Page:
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Samsung Galaxy S20 FE announced — 5G and 120Hz for under $700!

(Image credit: Samsung)

Samsung revealed the Galaxy S20 Fan Edition at its brief Unpacked event today and before you dismiss it as just another Galaxy S20, this smartphone delivers a 120Hz display along with support for 5G for less than $700. Now do I have your attention?

In a year in which we saw prices on smartphones push even higher (something Samsung contributed to with the likes of the $1,299 Galaxy Note 20 Ultra and the $1,999 Galaxy Z Fold 2), the Galaxy S20 Fan Edition with flagship smartphone specs starting at $699 feels like a breath of fresh air. 

While there are naturally a couple of trade-offs to bring the price down, Samsung hits a lot of the highlights with the Galaxy S20 FE, like its 120Hz display, 5G support, Snapdragon 865 processor, IP68 water resistance and a solid triple camera setup. I suspect most of the price-cutting measures will go completely unnoticed by most users and, for $300 less than the standard Galaxy S20, that makes it a very interesting proposition.

Price and availability

The Samsung Galaxy S20 Fan Edition is available to pre-order starting today for $699.99 on all carriers with the exception of Verizon where it is $749.99 due to the inclusion of mmWave 5G support. 

It will be available in stores starting on October 2.

Samsung Galaxy S20 Fan Edition display

(Image credit: Samsung)

Bringing 120Hz down to this price point is a big deal. We could see something similar from the OnePlus 8T soon, but with Apple rumored to have missed out on 120Hz for the iPhone 12, this is likely to be a major marketing point for Samsung this holiday season. Having just spent a couple of weeks with the Galaxy Note 20 Ultra, that high refresh rate makes everything look and feel more responsive.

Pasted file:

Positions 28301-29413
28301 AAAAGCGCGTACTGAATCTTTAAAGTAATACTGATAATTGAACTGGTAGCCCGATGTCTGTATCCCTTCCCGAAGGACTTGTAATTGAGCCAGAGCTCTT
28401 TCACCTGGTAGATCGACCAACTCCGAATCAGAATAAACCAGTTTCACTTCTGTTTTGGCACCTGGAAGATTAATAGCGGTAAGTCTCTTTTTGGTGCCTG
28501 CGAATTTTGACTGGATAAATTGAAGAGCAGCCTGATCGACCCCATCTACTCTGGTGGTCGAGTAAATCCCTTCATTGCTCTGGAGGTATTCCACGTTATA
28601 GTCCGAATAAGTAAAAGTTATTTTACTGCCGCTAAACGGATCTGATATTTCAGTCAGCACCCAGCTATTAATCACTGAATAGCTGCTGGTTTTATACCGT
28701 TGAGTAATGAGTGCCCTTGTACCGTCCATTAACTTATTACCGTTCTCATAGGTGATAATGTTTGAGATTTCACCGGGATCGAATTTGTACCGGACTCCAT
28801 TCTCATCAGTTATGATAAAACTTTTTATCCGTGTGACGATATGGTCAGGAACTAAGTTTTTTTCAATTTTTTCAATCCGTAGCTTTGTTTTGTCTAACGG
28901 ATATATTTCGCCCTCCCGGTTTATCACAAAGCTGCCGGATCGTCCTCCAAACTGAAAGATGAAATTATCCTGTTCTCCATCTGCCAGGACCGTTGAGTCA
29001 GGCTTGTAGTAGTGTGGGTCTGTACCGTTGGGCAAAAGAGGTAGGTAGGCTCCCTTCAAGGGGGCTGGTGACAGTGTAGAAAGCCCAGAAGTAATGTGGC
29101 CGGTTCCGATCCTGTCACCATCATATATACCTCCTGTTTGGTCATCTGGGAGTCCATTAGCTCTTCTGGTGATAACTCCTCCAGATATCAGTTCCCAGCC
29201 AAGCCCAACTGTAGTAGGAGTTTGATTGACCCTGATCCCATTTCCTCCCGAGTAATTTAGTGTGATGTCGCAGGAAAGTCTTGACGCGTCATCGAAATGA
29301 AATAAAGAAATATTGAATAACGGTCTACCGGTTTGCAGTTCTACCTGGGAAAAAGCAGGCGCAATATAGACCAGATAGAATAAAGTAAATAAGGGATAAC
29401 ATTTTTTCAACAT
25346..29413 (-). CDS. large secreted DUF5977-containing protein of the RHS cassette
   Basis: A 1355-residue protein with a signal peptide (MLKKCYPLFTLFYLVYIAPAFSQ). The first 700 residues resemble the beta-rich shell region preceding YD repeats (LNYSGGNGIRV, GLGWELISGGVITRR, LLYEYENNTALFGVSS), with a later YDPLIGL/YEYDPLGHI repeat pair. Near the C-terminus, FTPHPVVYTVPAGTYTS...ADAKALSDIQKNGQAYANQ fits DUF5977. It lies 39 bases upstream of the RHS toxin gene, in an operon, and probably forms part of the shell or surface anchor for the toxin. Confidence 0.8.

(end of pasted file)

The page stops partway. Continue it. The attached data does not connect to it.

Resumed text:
At 6.5 inches, the panel slots into the lineup between the standard S20 and the S20 Plus and still features the awesome Super AMOLED Infinity-O display with HDR10+ support. The one sacrifice you make versus the pricier Galaxy S20 options is that the display is only FHD+ (1,080 x 2,400 pixels) rather than QHD (1,440 x 3,200). At the same time, this should deliver better battery life and is the highest resolution supported for 120Hz so it feels like a reasonable exchange for most users.

Samsung Galaxy S20 Fan Edition design

(Image credit: Samsung)

While there are some changes, the overall design adheres pretty closely to the rest of the Galaxy S20 lineup. Some of the notable changes are swapping from a glass back to plastic, something that will actually help with durability. Also, the display uses Gorilla Glass 5 rather than 6. Another change is the color options, which are plentiful. Carrier availability varies, but the full spectrum includes Cloud Navy, Cloud Lavender, Cloud Mint, Cloud Red, Cloud White and Cloud Orange.

The Infinity-O display is still virtually bezel-less on the front of the device with an in-screen fingerprint reader for your biometric login. The protruding triple camera array on the back of the Galaxy S20 Fan Edition looks virtually identical to those on the Galaxy S20, although (as we'll cover next) the sensors are slightly different.